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RETURN OF THE WARBIRDS
Sam Moses
October 10, 1988
Tiger Destefani is an ace at racing old fighters
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October 10, 1988

Return Of The Warbirds

Tiger Destefani is an ace at racing old fighters

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The renewed interest in warbirds—the four-day Reno air show drew a crowd of 150,700 this year—has led to a huge appreciation in value of the old planes; the price of a restored Mustang has skyrocketed from $70,000 five years ago to $500,000 today.

Destefani bought his P-40 from Harrah's Automobile Collection in Reno for $130,000 in 1984; it's now worth at least $700,000. Destefani has had so much fun restoring his planes—and has done it so well—that other owners have commissioned him to restore their warbirds. His hangar at Minter Field has become the site of a business called Warbirds Unlimited, which has two restorations currently underway. Each will be a long and profitable project, and each will help pay for Destefani's own racing operation—which is the class of the field, complete with a red 18-wheeler to haul Strega to races.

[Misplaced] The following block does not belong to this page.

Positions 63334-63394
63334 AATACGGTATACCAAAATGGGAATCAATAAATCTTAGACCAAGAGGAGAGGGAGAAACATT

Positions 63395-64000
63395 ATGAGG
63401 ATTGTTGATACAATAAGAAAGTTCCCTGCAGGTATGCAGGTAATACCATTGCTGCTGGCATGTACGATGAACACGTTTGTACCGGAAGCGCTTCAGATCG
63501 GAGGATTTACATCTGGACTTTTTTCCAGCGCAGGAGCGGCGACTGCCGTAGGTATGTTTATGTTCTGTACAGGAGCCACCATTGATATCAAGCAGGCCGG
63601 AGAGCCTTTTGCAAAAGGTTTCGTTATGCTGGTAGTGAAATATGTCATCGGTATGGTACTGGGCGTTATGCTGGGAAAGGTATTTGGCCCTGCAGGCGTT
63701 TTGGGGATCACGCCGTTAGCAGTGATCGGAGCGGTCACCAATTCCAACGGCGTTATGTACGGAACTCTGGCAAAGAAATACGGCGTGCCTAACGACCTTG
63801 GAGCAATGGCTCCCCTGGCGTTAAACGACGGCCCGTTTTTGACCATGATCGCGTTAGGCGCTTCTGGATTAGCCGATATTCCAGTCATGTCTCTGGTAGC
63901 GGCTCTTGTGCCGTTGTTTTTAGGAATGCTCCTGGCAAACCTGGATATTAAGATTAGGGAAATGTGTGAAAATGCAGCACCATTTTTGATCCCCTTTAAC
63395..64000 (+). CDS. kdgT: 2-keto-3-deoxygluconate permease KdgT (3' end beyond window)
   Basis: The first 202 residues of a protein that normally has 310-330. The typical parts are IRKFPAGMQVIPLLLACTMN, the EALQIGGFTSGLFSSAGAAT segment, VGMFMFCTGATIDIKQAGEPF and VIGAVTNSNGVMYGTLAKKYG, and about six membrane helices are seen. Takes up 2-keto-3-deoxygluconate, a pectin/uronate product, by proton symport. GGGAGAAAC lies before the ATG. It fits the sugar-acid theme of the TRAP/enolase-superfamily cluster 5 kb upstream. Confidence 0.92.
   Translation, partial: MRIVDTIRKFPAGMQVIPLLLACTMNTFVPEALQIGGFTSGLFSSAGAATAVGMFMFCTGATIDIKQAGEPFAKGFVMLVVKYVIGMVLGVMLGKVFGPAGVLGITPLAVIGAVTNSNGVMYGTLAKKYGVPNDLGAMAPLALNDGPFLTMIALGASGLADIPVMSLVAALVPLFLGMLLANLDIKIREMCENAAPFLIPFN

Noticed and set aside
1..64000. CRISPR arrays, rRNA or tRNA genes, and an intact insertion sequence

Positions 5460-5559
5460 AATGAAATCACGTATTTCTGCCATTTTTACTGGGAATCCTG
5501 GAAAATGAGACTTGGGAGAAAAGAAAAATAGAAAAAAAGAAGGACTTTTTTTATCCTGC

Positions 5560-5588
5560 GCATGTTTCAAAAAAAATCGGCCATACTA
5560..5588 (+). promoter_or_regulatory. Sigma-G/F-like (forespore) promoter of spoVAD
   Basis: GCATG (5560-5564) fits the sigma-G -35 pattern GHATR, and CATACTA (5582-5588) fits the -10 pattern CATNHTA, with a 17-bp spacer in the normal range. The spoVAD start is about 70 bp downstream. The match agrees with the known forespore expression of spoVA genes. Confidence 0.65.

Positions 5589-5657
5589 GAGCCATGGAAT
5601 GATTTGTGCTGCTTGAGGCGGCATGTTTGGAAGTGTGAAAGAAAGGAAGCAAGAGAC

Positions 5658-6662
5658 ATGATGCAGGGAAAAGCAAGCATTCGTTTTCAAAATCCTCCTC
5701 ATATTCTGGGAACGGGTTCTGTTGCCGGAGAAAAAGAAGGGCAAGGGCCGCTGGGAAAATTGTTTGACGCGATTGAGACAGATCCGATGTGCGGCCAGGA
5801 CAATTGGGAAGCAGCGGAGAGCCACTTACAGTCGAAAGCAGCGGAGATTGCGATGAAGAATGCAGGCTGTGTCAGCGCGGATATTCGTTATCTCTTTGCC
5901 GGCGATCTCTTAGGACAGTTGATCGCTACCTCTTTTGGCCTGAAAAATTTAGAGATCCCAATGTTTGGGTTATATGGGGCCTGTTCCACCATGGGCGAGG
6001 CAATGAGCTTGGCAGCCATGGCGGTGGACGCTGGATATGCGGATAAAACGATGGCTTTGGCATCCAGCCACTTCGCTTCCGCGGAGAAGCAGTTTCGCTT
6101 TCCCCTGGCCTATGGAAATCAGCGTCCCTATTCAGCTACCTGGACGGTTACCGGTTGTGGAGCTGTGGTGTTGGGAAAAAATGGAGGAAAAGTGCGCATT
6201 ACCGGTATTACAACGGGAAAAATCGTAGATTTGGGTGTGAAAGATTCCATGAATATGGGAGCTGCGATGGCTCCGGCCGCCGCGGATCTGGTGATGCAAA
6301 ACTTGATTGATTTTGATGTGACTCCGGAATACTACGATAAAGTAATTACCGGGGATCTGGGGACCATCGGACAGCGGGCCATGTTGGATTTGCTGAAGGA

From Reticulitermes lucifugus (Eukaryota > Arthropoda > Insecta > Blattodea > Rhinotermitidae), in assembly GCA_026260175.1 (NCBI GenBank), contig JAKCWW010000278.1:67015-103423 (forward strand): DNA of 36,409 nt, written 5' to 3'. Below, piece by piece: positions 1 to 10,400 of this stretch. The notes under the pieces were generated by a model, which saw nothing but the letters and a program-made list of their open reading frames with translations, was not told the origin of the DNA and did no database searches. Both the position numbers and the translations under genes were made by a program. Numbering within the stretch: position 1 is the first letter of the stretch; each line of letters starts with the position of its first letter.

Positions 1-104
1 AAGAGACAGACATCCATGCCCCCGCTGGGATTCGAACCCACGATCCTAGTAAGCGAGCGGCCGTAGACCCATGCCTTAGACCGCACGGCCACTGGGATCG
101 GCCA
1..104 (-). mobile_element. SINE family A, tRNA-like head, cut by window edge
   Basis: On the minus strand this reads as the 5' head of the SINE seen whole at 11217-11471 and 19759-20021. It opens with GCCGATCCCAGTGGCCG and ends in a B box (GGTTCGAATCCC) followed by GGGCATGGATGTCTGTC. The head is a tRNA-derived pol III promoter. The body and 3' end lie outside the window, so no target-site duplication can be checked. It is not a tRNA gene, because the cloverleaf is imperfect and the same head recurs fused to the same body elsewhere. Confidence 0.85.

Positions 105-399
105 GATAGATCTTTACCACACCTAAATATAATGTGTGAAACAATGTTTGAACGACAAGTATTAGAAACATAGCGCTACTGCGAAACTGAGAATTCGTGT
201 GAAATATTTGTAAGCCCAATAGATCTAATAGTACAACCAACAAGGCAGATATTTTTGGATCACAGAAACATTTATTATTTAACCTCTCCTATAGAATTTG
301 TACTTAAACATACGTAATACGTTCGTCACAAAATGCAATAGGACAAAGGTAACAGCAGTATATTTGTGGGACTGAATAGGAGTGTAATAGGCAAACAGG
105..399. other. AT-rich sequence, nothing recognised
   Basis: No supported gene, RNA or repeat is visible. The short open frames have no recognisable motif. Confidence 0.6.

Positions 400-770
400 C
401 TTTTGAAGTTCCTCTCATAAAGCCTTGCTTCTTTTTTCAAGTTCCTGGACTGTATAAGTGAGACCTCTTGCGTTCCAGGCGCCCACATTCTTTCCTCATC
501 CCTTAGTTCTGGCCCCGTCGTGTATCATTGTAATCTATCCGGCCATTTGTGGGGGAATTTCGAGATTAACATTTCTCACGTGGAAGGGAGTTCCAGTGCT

"The average Joe thinks it's a multimillion-dollar program," Destefani says, downplaying his operation. "But it ain't bleep. That's a $5,000 trailer we fixed up ourselves. We don't have any hard dollars in the deal, it's all from the ingenuity of the team. If we need something, we build it. It's just the way plowboys do things."

Not every daybreak finds this plowboy on the farm. Special mornings will find him 5,000 feet up in his P-40, looking down at the hot-pink sunrise over Bakersfield. It's his favorite spot on—or above—earth. "Nobody there, no strings, no place else you have to be," he says. Destefani might poke along looking out the canopy and thinking about nothing more than how much he loves it when his feet are off the ground.

Or he might get the urge to hotdog in his flying tractor. Then he slides the stick forward and dives to build his speed to 300 mph. He pulls the stick back and feels the G's as the plane bottoms out and begins its climb. His heart will accelerate with the engine as his time machine climbs, up, up, up, past vertical. . . then he relaxes the stick and eases off the throttle, allowing the engine to smooth out. The plane turns on its back, gracefully, hanging upside down in the middle of a giant arc over the farmland a mile below him.

This is when Tiger really feels alive.

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